Hugh Hewitt Encouraged A Trump Conspiracy Theory
During a mid-September town hall event in New Hampshire, presidential candidate Donald Trump fielded questions from would-be concerned citizens, the first of which came from a man who essentially cut to the heart of Trump's fear-based campaign: "We have a problem in this country. It's called Muslims. We have training camps growing where they want to kill us. ... When can we get rid of them?" This supporter and his query, filled with an almost satirical, Stephen Colbert-esque level of ridiculousness, were seen by some in the conservative media as a potential plant used as bait in order to make Trump appear stupid. But when Hugh Hewitt jumped on the Trump conspiracy theory bandwagon, it made me stop to question something.
If the conservative commentator and radio talk show host — who will be a moderator for Tuesday's Republican presidential debate — can't be trusted to call Trump to task for his comments on Muslims, can he be trusted to fairly assess the debate in the interest of all voters?
During the supporter's question, which received both a chuckle and genuine response from the candidate ("we're going to be looking into it," Trump said), the man also asserted that President Obama was a Muslim and again called into question the accuracy of the president's birth certificate. Given that Trump was the self-appointed leader of the birther movement and his more recent, increasingly heinous remarks on Muslims, it doesn't come as a major surprise that Trump not only entertained but answered the question in a serious way.
But Hewitt, who had previously been more critical of Trump than many of his talk show counterparts, was nevertheless quick to come to the candidate's defense. While on an episode of Fox News' Hannity, Hewitt said of the incident:
I think that was a made-up controversy. I'm not even sure that guy is for real and wasn't a plant. [It was] totally a fake controversy designed to embarrass Donald Trump.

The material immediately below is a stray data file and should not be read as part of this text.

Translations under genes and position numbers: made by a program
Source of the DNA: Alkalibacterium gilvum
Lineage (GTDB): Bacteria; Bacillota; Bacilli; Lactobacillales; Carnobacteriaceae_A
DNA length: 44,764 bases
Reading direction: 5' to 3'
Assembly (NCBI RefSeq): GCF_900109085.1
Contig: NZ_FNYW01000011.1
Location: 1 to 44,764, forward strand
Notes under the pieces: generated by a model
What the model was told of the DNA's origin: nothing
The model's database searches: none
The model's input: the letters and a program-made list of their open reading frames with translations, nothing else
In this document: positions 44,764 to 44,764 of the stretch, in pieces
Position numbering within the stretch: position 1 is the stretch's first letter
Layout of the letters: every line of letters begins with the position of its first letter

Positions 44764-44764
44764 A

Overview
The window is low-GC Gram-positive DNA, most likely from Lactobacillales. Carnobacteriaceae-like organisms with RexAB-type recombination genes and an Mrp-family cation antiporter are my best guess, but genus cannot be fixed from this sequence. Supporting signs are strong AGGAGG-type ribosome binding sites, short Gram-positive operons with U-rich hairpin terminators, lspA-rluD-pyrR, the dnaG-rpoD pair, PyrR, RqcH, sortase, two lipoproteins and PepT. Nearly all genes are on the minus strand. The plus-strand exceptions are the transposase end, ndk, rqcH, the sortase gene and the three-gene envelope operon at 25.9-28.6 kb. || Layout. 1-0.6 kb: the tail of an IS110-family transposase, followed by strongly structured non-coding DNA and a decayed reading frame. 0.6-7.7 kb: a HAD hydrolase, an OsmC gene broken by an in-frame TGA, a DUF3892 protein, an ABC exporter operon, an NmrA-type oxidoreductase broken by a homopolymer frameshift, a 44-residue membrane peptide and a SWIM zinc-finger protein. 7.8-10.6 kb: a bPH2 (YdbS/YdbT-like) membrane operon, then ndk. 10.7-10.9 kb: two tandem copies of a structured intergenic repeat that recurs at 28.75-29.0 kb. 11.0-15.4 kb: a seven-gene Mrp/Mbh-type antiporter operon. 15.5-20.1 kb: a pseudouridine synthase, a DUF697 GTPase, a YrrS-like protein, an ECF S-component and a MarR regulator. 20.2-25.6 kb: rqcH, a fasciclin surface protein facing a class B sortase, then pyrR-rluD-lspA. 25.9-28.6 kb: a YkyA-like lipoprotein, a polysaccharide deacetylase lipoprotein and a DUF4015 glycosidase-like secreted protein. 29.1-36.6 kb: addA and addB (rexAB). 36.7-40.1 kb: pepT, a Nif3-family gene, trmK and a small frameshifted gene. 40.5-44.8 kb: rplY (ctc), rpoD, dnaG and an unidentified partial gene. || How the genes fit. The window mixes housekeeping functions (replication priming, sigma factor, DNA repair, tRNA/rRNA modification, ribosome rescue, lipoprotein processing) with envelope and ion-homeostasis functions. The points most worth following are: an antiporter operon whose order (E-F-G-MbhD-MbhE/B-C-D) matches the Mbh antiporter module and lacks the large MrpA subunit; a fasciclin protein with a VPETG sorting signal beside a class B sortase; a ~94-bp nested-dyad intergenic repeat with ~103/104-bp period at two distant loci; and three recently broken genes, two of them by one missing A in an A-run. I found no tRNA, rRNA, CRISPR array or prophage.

So what does Hewitt's defense of Trump's remarks mean for the Dec. 15 debate? Although the radio talk show host moderated the second GOP debate, it will be his first time moderating a presidential debate since Trump told an audience full of people that he planned to "look into" solving the "Muslim problem." By calling the question a "fake controversy," Hewitt removed any accountability Trump had when giving his answer. A supposedly fake question, in essence, can only illicit a fake response.
But Trump has expanded on this response in the meantime — he's called for a closer, warrant-less surveillance of mosques, that all Muslim-Americans be registered in a database and forced to wear identification markers (yeah, that's Hitler you're thinking of), and that U.S. borders should be completely closed to any Muslim entering the country.
These points are bound to come up during the next Republican presidential debate, and Hewitt should not and cannot shrug them off like he did previously. Plant or not, the way that Trump answered that question should have been enough. It will now be up to Hewitt, with full knowledge of the many other deplorable things Trump has said regarding Muslims, to return to form and contribute to the debate in a meaningful way.